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A URI Legend Inspires new Generation of nurses remembering barbara tate

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ormer URI dean of Nursing Barbara Tate devoted her life to advancing nursing and nursing education. “She wanted to make sure that nursing care was of the best quality,” said Nancy Tucker, who worked as Tate’s secretary from the time she became dean in 1964 until she retired in 1984. “She was definitely someone who cared about the profession and about URI educating the best nurses possible. She believed education would provide the leaders needed in the coming years.” A trailblazer and world traveler, Tate was instrumental in creating URI’s Master in Nursing and Nursing Practitioner programs and she laid the foundation for the Phd program. Tate was the recipient of two Fulbright Scholarships, which took her to Switzerland and Norway, two of more than 35 countries she visited on every continent except Antarctica. “I admired her because she was progressive. An independent female at a time when traditionally, women weren’t in these roles,” said her niece Judith Tate. “She was intelligent, independent, generous, and kind. She loved to learn and travel and see new things.” Tate passed away in 2011 at age 89 and her devotion to learning and the nursing profession continues with the Barbara L. Tate Scholarship in Nursing, established with her very generous bequest to the University. This year’s scholarship recipient is Maura Coburn, who graduated in May and who shares Tate’s passion for travel. Coburn hopes to become a traveling nurse.  “Ultimately I would love to specialize in obstetrics and work in a maternity setting,” said Coburn, who volunteered her medical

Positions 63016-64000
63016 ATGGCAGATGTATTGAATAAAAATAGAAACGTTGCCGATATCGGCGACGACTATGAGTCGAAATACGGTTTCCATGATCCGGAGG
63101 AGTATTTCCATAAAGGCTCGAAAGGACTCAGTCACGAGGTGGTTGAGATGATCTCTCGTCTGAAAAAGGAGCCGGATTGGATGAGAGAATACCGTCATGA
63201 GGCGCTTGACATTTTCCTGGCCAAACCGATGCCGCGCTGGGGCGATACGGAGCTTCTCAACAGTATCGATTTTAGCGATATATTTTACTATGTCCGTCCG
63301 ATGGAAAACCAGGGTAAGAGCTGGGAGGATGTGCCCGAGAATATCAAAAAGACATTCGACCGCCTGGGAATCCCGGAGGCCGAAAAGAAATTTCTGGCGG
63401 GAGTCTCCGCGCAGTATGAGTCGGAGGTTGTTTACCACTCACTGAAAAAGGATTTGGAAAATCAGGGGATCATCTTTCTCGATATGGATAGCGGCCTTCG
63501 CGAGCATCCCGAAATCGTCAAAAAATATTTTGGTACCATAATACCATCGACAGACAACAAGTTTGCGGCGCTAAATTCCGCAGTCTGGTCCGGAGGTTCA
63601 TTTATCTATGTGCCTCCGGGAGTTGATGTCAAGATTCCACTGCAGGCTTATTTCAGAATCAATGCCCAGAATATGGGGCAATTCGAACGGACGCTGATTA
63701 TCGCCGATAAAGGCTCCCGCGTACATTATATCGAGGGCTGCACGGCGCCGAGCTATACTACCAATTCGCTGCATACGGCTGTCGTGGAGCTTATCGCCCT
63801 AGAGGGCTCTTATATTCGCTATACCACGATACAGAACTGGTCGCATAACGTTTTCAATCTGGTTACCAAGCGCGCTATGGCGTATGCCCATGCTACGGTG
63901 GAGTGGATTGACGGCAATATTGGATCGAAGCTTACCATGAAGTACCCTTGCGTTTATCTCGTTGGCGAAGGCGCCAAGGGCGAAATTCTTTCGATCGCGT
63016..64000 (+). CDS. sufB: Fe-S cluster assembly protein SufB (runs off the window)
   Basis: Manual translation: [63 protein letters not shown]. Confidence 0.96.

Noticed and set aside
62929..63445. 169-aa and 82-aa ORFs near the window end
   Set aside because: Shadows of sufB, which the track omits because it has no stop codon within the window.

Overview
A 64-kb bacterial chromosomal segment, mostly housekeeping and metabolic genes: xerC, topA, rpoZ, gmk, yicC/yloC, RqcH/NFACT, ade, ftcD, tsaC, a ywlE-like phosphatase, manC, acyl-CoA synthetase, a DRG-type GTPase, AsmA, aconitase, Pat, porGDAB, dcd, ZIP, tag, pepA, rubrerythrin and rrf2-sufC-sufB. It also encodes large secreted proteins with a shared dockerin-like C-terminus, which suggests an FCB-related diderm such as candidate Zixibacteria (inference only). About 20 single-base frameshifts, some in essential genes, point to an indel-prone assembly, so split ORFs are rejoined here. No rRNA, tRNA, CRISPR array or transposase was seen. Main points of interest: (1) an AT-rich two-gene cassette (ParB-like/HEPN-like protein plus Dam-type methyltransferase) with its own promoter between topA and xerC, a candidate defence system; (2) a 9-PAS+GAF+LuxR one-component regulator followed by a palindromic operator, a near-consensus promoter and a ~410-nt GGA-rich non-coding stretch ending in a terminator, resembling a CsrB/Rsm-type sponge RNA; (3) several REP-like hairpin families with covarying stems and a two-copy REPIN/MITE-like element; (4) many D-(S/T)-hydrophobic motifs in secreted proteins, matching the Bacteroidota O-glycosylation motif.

services to the poor in the dominican Republic over winter break. “I am so very excited to work as a nurse and put my inherent traits of compassion and empathy to good use.” Tate knew all about compassion and empathy during her long and impressive career. Her achievements are too numerous to list but highlights include being director of research and studies service at the National League for Nursing, and a research associate for the division of Nursing at Teachers College, Columbia University. She was associate director of the School of Nursing at St. Luke’s Hospital in New York, New York, and she taught nursing at the University of Pennsylvania and John Hopkins Hospital. She graduated from Mountainside Hospital School of Nursing in Montclair, New Jersey, in 1942, and earned her BA from Elmira College in 1945. In 1951, she received her master of arts and ten years later, her doctorate of education, both from Columbia. Judith Tate, who graduated from URI in 1976, learned of many of her aunt’s accomplishments after she passed away. “She wouldn’t be a person who would tell stories that would make it look like she was tooting her own horn,” said Judith, who has fond memories of visiting her aunt in Geneva when she was there for her Fulbright. “She was modest and she kept her light under a basket. I wanted her light to shine.” Rita A. verespy, URI Foundation director of Gift Planning, said bequests through wills and trusts comprise a vital component of private support for the University. “Such gifts manifest a deep commitment and we are deeply grateful for Barbara’s gift and all our legacy society members for their far-sighted generosity.”